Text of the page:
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Employers May Have to Pay Workers’ Compensation Benefits for Injuries Occurring After Termination of Employment

Employers May Have to Pay Workers’ Compensation Benefits for Injuries Occurring After Termination of Employment

January 8, 2018

By: Jared Renfroe

Melissa Duck v. Cox Oil Co., No. W2016-02261-SC-WCM-WC (Tenn. Workers’ Comp. Panel Sept. 19, 2017)

In this case, the employee clocked in for work but then refused to do her duties requested by her supervisor. She promptly gathered her things and was walking toward the door to leave, and her supervisor asked if she was quitting, and the employee shouted “Yes!” However, she then slipped in a slippery substance on the floor, sustaining injuries which she sought benefits for.

The employer denied the claim and after several appeals, the case ended up at the Tennessee Supreme Court’s Special Workers’ Compensation Panel. The Court noted that this case is one of first impression in Tennessee, and it reviewed cases with similar facts from numerous jurisdictions. It found that the majority of states extend to terminated employees the general principle that an injury sustained while arriving and leaving the employer’s premises is compensable, and an employee who is injured after the employment relationship is terminated but while still on the premises has suffered a compensable injury as long as the injury occurred within a reasonable time after the termination. The Court also noted that Professor Larson’s approach is that compensation is not automatically and instantaneously terminated upon the termination of employment, and rather, a reasonable time to wind up affairs and leave the premises is covered.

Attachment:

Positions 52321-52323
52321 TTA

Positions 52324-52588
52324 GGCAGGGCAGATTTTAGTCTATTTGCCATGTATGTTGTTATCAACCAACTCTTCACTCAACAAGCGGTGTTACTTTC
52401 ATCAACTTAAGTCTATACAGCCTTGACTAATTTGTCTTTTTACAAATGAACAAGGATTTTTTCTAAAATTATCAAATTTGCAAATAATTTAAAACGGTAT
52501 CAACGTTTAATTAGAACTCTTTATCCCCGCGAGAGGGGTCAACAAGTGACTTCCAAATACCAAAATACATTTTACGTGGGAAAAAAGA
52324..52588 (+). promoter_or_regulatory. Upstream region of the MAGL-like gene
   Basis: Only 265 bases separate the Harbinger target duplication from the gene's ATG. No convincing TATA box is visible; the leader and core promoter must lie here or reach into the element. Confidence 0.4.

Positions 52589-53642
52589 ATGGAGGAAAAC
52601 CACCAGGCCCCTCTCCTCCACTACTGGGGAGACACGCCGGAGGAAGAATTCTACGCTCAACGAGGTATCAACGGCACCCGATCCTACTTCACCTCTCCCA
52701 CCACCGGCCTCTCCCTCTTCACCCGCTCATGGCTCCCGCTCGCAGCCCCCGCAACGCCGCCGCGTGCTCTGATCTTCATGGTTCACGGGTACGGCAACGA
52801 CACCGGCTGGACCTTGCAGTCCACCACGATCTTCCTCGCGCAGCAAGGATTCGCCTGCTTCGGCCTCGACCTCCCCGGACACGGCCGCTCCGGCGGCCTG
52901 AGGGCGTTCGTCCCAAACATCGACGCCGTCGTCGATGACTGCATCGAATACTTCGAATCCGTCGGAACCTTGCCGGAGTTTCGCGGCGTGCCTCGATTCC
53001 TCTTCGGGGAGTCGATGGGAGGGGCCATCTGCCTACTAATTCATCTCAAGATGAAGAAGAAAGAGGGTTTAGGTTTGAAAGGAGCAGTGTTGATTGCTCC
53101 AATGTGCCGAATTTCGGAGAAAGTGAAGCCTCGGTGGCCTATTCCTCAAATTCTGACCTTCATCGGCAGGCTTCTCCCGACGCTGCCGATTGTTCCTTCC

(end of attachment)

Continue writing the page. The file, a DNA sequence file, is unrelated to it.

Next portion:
After examining these other approaches, the Court held that the injury was compensable because it occurred within a reasonable time after termination and because walking to the door of the convenience store to exit the workplace was a normal incident of the employment relationship. However, the Court did caution that it was not setting the parameters of what period of time is “reasonable,” but stated that in this case, the time was reasonable.

Jared Renfroe focuses on Workers’ Compensation, Premises Liability and Litigation in the Memphis office. Jared has been honored as a recipient of the Mid-South Super Lawyers Rising Stars award in 2016 and 2017, a distinction given to no more than 2.5% of attorneys in Tennessee, for his Workers’ Compensation practice.


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